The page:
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JournalDev
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April 19, 2020

I like this post, but missing my own template to show ListView XML file. How to do in the correct way this inserted code as PHP uses simple include(file)… Should be created template inside ListView file like XML or we add own template/acticity and insert just ListView. Need help.

- Absolute Apk

    JournalDev
    DigitalOcean Employee
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    February 19, 2020

    Thank you very much.

    - Joseph Sang

      JournalDev
      DigitalOcean Employee
      DigitalOcean Employee badge
      September 25, 2019

      I have a problem with disappearing rows. When I scroll too far and go back there’s nothing left, only empty rows - i see their borders when I turn on “show layout borders” (or sth like this - I use other language in smartphone). What could go wrong? I use Android 9 on Nokia 6.1.

      - Adrian

        JournalDev
        DigitalOcean Employee
        DigitalOcean Employee badge
        September 18, 2019

        Very helpful article indeed.

        - CodeSlave

          JournalDev
          DigitalOcean Employee
          DigitalOcean Employee badge
          July 15, 2019

          Please I need help I’m stuck in how I can make the spinner on each row on lthe istvew. I already create the custom arrayadapter class and custom data type class, but I don’t know how I can add the spinner to each row. Any I’m really really appreciate it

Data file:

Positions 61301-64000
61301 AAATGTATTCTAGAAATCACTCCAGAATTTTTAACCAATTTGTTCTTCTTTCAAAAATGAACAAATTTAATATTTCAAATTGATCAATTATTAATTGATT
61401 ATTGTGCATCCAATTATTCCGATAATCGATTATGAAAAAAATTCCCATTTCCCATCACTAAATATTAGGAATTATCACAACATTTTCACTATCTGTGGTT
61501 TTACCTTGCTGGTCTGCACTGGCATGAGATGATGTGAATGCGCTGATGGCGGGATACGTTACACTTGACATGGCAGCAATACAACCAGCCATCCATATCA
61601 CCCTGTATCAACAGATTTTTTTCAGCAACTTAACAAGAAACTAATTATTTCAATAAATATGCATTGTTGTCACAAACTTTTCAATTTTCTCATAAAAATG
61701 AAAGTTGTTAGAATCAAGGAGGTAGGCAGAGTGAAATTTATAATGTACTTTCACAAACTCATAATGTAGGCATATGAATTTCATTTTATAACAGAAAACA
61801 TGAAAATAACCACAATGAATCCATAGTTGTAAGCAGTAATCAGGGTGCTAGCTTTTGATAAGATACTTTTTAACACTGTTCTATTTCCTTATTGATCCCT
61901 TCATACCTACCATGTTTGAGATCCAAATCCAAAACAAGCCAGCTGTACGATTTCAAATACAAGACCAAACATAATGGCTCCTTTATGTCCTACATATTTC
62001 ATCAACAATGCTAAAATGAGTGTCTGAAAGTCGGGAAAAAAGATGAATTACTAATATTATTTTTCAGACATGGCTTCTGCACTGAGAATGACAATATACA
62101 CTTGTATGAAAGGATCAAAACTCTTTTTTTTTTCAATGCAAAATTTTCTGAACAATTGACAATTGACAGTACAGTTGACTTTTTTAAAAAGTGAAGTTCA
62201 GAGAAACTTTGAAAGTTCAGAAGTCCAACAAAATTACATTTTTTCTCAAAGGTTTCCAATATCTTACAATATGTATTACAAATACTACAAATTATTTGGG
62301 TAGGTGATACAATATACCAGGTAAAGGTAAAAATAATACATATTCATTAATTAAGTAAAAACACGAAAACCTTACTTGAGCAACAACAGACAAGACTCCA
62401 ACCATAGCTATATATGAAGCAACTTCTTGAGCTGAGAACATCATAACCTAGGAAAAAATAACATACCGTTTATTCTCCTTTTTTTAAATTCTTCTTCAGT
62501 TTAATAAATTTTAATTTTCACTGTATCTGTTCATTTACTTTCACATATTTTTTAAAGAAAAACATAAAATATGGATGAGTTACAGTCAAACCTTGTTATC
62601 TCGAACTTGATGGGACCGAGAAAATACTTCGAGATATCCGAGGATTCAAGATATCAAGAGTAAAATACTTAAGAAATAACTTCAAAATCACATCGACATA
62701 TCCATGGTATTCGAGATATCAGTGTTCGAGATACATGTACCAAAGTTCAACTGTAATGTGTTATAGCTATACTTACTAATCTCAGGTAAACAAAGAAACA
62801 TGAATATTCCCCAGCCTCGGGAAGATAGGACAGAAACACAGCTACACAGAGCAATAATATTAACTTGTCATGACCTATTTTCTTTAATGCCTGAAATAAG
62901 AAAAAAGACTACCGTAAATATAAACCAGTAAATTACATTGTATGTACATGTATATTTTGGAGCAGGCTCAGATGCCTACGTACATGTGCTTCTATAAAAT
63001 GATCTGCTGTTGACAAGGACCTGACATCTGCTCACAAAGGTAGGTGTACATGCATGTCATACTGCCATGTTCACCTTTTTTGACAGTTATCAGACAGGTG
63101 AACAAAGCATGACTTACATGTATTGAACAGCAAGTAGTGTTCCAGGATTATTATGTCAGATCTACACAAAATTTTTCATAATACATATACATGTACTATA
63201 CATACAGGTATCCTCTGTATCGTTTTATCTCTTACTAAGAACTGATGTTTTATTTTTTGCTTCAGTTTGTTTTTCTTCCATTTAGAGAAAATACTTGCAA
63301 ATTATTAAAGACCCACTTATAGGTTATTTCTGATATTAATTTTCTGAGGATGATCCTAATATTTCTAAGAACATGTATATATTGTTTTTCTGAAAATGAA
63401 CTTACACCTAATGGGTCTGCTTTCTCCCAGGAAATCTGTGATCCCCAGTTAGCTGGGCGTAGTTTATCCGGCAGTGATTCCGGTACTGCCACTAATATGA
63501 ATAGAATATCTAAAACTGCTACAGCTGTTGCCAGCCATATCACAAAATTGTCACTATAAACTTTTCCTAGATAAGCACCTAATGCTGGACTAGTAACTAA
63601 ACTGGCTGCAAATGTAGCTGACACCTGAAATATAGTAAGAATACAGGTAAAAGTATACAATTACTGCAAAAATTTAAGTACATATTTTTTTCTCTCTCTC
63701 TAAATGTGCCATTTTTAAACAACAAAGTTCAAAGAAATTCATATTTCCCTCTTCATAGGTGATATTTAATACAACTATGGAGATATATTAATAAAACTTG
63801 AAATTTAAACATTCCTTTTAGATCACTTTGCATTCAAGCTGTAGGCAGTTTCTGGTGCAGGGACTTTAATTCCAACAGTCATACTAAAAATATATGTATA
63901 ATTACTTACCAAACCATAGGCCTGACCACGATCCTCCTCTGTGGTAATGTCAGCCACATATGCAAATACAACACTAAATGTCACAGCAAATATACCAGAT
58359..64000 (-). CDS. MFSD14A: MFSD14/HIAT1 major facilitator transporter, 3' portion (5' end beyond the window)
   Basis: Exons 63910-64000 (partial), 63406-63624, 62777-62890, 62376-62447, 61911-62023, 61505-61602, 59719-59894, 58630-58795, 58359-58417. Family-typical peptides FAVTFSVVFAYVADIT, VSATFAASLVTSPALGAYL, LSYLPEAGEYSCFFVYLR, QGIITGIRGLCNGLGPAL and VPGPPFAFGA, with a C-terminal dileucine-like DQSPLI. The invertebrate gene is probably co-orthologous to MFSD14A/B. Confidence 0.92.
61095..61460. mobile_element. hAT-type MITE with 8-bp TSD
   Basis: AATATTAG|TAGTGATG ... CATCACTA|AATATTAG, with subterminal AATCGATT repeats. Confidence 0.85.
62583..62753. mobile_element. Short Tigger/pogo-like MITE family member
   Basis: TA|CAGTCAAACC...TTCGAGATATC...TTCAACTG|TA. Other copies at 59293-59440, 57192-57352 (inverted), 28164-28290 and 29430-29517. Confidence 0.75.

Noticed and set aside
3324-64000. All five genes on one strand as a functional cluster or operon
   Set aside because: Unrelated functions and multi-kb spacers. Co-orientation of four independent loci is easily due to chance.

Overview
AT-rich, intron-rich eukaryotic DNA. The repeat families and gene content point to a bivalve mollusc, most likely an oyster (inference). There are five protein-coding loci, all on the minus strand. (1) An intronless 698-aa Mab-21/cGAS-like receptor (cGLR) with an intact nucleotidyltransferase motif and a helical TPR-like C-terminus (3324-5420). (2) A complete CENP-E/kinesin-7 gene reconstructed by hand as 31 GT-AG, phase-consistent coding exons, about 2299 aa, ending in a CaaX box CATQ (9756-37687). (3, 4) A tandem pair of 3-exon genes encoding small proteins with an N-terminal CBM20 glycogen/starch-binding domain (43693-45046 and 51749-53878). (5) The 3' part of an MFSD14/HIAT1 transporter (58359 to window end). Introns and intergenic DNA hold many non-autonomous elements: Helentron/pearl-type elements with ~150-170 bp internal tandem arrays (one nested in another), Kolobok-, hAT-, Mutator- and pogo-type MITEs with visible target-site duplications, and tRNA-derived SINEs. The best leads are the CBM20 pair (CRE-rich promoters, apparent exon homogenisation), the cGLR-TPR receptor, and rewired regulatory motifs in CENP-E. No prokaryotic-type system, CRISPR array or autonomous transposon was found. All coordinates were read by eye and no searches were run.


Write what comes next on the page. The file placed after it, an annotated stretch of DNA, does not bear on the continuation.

- colla

            JournalDev
            DigitalOcean Employee
            DigitalOcean Employee badge
            June 7, 2019

            Thank you! Very helpfull code.

            - Vladimir

              JournalDev
              DigitalOcean Employee
              DigitalOcean Employee badge
              March 19, 2019

              Very Helpful… Thanks for the code

              - Suraksha

                JournalDev
                DigitalOcean Employee
                DigitalOcean Employee badge
                December 17, 2018

                How can I pass the data from the custom adapter to the main activity when the imageview is clicked? Thank you

                - Chelsea Cruz

                  JournalDev
                  DigitalOcean Employee
                  DigitalOcean Employee badge
                  December 8, 2018

                  public ObjectListAdapter(@NonNull Context context, int resource, int textViewResourceId, @NonNull ArrayList arrayList) I’m prompted that I have to use the above constructor, and when I do the app crashes with the following error java.lang.IllegalStateException: ArrayAdapter requires the resource ID to be a TextView

                  - ahmed nabil

                    JournalDev
                    DigitalOcean Employee
                    DigitalOcean Employee badge
                    October 23, 2018

                    The code is clear but I didn’t understood why you stored " result=convertView; " because it is never according to the code. An explanation would be appreciated.

                    - Pavitra Raut